A lot of energy goes into changing the world for our children, and that’s before childhood mental illness joins our parenting struggles. If it’s been a rough day for my son, in terms of his disruptive mood dysregulation disorder (DMDD) especially, I have barely enough energy to make dinner, let alone “change the world.” Making change for our children is important to me, though. After dealing with childhood mental illness the last few years, I’ve realized that, sometimes, the world around my son needs more of a “cure” than he does.
Making a Change in the World for Our Children Is Easier Than it Sounds
Advocate for Your Child
When it comes to changing the world, your first thought may be politics or protests. Those are definitely options, but it doesn’t have to be that intensive. It can be as informal as sharing your experience with other parents or pushing harder for what your child needs in that individualized education plan (IEP) meeting.
When you tell your story, you chip away at the stigma of mental illness. Breaking that stigma in your own social circles starts a chain reaction. The same goes for when you advocate for your child’s needs with that one social worker or teacher. Other children like yours benefit from what those providers learn from you. If you’re not the type to make a fuss face-to-face, then all it takes is filling out those feedback forms we all usually throw away. Letters, emails, and after-hour voicemails work well, too.
Volunteer Somewhere–You Will Make a Difference
If anything, volunteer. When teachers at school see you in the halls or encounter you at events, they get to know you and your child better. I’m pretty sure my son’s former principal was terrified every time she saw me at a meeting. You know what, though, if fearing I’d have something to say to her at the next school activity inspired change in my son’s classroom, that worked for me.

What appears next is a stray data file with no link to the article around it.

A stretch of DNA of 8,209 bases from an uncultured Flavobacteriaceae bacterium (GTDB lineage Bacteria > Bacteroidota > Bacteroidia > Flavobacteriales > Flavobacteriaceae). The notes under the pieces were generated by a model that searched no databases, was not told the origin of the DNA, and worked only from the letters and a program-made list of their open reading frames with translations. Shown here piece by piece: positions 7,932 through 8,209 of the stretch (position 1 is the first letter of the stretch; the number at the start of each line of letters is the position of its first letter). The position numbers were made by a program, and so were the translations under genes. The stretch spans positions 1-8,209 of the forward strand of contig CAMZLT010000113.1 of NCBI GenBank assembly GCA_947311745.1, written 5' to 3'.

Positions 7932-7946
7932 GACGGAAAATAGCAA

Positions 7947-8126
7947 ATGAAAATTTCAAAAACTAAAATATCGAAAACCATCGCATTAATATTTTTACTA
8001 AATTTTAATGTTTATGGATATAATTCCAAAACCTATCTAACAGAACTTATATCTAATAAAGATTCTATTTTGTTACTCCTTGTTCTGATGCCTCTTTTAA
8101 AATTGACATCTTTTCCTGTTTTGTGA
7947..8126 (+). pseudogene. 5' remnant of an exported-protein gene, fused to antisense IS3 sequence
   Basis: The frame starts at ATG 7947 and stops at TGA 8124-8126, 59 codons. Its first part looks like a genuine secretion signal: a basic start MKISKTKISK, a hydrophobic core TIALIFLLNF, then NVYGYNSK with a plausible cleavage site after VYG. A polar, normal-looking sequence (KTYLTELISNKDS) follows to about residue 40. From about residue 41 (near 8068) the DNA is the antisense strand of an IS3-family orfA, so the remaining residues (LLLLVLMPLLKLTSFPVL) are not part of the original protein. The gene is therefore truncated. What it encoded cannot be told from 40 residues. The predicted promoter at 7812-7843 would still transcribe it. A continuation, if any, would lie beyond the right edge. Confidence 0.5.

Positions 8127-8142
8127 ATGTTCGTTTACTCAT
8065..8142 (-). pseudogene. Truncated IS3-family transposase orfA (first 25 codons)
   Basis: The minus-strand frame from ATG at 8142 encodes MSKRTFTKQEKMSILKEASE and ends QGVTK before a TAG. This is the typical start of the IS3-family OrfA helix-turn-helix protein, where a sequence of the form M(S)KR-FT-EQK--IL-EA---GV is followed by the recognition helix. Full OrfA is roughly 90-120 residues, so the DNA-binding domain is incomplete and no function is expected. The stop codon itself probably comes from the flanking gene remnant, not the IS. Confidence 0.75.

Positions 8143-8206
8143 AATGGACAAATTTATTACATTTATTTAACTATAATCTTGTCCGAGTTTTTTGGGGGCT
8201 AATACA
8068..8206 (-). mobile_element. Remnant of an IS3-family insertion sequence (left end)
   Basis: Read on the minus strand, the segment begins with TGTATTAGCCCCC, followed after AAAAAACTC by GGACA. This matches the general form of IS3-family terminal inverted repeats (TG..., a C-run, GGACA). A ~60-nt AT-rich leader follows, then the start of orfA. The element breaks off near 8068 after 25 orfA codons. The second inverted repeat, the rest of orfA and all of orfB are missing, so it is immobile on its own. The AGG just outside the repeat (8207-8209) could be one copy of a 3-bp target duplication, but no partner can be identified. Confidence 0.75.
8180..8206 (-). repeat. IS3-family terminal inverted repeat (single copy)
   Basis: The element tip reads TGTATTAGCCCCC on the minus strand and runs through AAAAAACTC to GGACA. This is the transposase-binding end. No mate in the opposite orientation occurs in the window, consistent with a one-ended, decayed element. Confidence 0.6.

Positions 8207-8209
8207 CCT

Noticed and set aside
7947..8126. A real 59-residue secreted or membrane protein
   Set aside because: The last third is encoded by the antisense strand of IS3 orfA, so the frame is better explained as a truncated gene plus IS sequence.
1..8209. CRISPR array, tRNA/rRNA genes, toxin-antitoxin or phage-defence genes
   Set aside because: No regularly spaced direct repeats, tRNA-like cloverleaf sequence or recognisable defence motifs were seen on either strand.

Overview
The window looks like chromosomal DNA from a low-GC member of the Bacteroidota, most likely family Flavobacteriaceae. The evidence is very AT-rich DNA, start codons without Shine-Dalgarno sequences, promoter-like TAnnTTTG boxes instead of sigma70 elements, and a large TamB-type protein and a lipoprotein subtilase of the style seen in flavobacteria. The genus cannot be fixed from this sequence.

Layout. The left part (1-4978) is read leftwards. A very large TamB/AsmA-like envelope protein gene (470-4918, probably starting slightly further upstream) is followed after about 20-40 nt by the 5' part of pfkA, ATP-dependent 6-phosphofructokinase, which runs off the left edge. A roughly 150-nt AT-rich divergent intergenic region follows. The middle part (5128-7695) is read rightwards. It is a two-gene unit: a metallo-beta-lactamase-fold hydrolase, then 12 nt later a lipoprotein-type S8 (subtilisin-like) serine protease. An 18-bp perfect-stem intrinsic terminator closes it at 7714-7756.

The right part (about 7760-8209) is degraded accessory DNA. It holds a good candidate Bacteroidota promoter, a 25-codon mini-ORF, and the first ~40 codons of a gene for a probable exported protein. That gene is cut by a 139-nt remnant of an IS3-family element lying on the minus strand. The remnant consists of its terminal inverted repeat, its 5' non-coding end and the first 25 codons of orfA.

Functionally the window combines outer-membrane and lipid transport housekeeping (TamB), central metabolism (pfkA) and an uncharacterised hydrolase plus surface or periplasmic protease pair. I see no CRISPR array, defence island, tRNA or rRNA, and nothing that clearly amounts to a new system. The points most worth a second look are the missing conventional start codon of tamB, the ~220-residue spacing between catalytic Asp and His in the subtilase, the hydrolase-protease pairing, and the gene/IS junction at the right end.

Disability-specific organizations have volunteer opportunities, too. County and state boards/councils often require a parent or “consumer” representative, if you’re interested in joining at that level. In my state, we have school district, special education, advisory councils (SEAC), and there’s always the school board. Contact your school district or special education department and ask how parents can get involved. Their websites usually have that information, too.
Side note: if you join any state or city boards, your personal information may be made public since you are in a public seat.
Prepare to Tell Your Story to Change the World for Our Children
Regardless of how you decide to make a change, be prepared to tell your story. I’ve been chattering about this for a year and a half since my son’s hospitalization. It’s become easier, and stigma doesn’t exist in my head anymore. I realize it’s present in the world around me, but talking about mental illness is as natural to me as talking about what I ate for dinner last night.
Maybe you’re not there yet. You may have family, cultural, or professional restraints on what you can share. You may have only just started your mental health journey with your child. Regardless, I encourage you to record your thoughts. One day, you may want or need to talk. One day, you may be sharing your story at your state capitol to influence special educational initiatives or mental health insurance coverage. Maybe you’ll write a blog, and you’ll have to summarize complex parts of your life in 600 words or less.
Whatever the case, know that your story can change people. You’re not alone, and sometimes, the best thing you can do to change the world for our children is let others know they’re not alone, either.